Last summer’s Jason Bourne may be 2016’s biggest movie we‘ve all already forgotten about. The franchise‘s revival put Matt Damon back in the driver’s seat after trying a legacyquel with Jeremy Renner, and the crowd responded in kind with a princely $164 million box-office take in the U.S. alone. But even as the Jason Bourne formula continues to yield fiscal gains for all parties involved, Matt Damon appears to have grown unsure about the franchise’s continued viability. In a new interview with the Toronto Sun, he expressed his doubts about the future of the secret agent that made him a bona fide movie star.
A new Batman vehicle demands, in a more literal sense, a new Batman vehicle. As Ben Affleck prepares to don the cape and cowl once more to reprise the role of Bruce Wayne in Zack Snyder’s upcoming Justice League movie, modifications have also been made to his singular whip, the teched-out Batmobile. Snyder applied his bigger-is-better filmmaking ethic to the Batmobile in last year‘s Batman v Superman: Dawn of Justice, diverging from Christopher Nolan’s utilitarian, industrial look towards something a little more tanklike. And today, Snyder’s taken to his favored social media channel of Vero to offer fans an advance look at what the latest edition of the Batmobile has to offer.
Chances are, you’re currently reading these words on a phone, computer, or tablet manufactured by Apple. Maybe on your morning commute, you listen to music downloaded from the ITunes Music Store. If you are an on-the-go sort of person who’s not afraid to be made fun of, you may have an Apple Watch wrapped around your wrist right now. The tech giant’s influence has permeated so many facets of modern life, and as we patiently await Apple’s big foray into the burgeoning field of teledildonics, they’ve announced plans to plant their flag on one more heated battlefield.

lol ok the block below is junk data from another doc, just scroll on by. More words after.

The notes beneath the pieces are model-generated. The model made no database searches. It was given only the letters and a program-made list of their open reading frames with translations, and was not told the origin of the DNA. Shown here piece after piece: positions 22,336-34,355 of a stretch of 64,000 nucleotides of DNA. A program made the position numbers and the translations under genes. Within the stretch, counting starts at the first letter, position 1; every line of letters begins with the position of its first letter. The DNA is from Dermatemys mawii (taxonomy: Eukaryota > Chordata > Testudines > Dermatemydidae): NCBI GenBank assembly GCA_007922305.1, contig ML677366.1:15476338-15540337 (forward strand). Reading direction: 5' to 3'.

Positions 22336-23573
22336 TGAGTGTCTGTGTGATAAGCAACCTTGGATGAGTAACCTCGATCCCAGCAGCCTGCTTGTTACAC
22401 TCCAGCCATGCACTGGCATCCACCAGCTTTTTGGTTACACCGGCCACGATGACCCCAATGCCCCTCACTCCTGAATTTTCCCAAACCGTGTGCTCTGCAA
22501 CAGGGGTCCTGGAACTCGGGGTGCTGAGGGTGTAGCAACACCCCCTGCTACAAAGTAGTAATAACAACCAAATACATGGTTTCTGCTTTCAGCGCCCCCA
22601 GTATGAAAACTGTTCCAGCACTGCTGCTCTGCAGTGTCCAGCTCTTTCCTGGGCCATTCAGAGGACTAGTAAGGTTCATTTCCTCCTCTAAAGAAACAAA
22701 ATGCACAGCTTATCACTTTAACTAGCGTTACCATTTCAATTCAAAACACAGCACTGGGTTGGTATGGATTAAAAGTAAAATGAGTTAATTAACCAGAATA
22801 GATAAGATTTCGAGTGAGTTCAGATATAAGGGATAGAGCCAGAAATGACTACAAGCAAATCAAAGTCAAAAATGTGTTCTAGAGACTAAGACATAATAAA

Before Scarlett Johansson launched a thousand essays by taking on the role of Motoko Kusanagi, the cybernetic crimefighter was nothing more than a drawing. The original Ghost in the Shell anime debuted in 1995 and blew audiences away with its futuristic cyberpunk aesthetic, influencing everything from The Matrix to the Star Wars prequels. In the film, the robotic government agent cuts through the dystopian world of 2029 in search of the Puppet Master, a sentient computer virus taking over human hosts and causing havoc. The film’s flashy Hollywood remake is only a couple months away on March 31, but before that, the original will infiltrate theaters in a special engagement.
It was only a matter of time. The long string of biographical depictions of troubled geniuses, an ignominious tradition more recently carried on by the likes of The Imitation Gameand The Theory of Everything, had to inevitably yield an Albert Einstein biopic...